... We use a nested trimmer that has a spring-loaded punch. Nitrogen springs were chosen to provide sufficient holding power, so that any tendency to bend or twist is corrected during trimming. We find that if we trim the forgings, the “b position lends to be the bent part When we reverse the platter! the same position in the trimmer tends to bend (actually, it twists). The forged parts after the final forging blow are nice and straight.
A: I have seen many modifications of nested or compression trimmers and most do a good job of ensuring that the parts are maintained straight after trimming. You should check out the nitrogen “die springs” for performance.
For example, if you do not have a tensile testing machine that could be used to measure the force being supplied by each “spring,” then you could place a simple weight or die block over each spring and then measure the movement with a dial indicator.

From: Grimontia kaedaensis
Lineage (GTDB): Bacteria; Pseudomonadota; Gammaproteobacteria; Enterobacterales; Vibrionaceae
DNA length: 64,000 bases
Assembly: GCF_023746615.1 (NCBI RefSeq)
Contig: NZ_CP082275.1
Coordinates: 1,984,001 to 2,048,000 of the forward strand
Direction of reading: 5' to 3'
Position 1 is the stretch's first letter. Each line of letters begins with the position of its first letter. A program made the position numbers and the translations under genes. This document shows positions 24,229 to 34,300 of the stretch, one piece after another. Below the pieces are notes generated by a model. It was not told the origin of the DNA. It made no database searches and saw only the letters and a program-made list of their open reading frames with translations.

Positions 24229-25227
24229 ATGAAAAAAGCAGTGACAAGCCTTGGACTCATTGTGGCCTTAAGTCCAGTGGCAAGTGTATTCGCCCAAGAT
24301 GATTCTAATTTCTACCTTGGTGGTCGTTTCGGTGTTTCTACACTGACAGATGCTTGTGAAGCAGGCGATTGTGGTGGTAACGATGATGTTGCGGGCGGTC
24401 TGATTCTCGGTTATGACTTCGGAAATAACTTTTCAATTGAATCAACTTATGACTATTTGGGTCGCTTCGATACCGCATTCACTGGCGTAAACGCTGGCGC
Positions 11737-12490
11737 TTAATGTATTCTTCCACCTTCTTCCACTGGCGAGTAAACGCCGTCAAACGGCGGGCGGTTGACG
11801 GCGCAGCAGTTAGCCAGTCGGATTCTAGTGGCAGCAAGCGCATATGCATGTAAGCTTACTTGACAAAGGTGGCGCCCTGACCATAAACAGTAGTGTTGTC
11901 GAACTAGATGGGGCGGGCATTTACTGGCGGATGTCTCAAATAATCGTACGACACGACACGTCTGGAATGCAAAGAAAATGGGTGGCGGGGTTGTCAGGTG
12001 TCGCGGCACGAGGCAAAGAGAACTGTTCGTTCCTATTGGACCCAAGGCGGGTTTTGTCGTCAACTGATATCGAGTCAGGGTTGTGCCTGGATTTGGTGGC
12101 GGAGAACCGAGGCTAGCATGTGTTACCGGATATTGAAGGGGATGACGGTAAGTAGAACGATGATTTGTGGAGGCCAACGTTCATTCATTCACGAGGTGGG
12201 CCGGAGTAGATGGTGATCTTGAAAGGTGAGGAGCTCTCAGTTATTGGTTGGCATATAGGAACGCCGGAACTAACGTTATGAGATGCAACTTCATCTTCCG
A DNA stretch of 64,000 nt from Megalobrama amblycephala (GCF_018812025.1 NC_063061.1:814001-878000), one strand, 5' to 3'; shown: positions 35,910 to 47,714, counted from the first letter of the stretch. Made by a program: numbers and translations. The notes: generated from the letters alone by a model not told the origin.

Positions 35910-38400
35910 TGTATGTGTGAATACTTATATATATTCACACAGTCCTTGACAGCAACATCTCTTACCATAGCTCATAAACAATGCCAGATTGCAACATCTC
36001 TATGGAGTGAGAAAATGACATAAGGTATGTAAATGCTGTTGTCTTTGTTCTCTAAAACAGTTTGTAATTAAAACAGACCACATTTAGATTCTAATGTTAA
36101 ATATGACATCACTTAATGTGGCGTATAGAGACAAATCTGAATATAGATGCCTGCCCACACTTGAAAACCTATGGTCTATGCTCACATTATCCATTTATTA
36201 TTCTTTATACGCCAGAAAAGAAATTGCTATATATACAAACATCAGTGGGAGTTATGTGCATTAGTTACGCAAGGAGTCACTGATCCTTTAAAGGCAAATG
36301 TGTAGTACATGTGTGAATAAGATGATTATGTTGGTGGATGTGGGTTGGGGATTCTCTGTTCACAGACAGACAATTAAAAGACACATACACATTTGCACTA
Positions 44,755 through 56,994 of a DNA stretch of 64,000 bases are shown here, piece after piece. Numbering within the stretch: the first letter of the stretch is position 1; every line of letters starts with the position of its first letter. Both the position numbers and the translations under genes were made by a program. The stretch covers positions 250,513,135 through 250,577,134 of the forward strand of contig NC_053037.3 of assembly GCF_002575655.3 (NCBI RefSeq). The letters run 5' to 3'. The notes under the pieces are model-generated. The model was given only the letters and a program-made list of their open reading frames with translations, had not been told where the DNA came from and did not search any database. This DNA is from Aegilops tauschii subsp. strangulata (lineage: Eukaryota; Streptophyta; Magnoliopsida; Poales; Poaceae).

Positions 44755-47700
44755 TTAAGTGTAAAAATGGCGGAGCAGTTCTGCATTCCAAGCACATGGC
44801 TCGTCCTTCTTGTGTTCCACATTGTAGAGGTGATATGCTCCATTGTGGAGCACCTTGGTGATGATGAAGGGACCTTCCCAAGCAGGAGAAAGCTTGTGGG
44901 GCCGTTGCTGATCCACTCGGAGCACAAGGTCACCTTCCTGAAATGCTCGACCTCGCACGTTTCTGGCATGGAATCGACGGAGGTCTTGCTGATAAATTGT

While this does not provide a true measure of the spring’s force, it is a method of determining if all of the springs are supplying essentially the same force. If not, the weaker springs will collapse more under the weight of the block than the stronger springs. Remember, the nitrogen springs can lose their gas level over lime or after extended use.
H. James Henning answers forgers' technical and operational questions. For more than 40 years he held key technical positions in the forging industry, most recently as director of technology for the Forging Industry Association. He is president of Henning Education Services, Columbus, OH, specializing in customized education and training in forging technologies.
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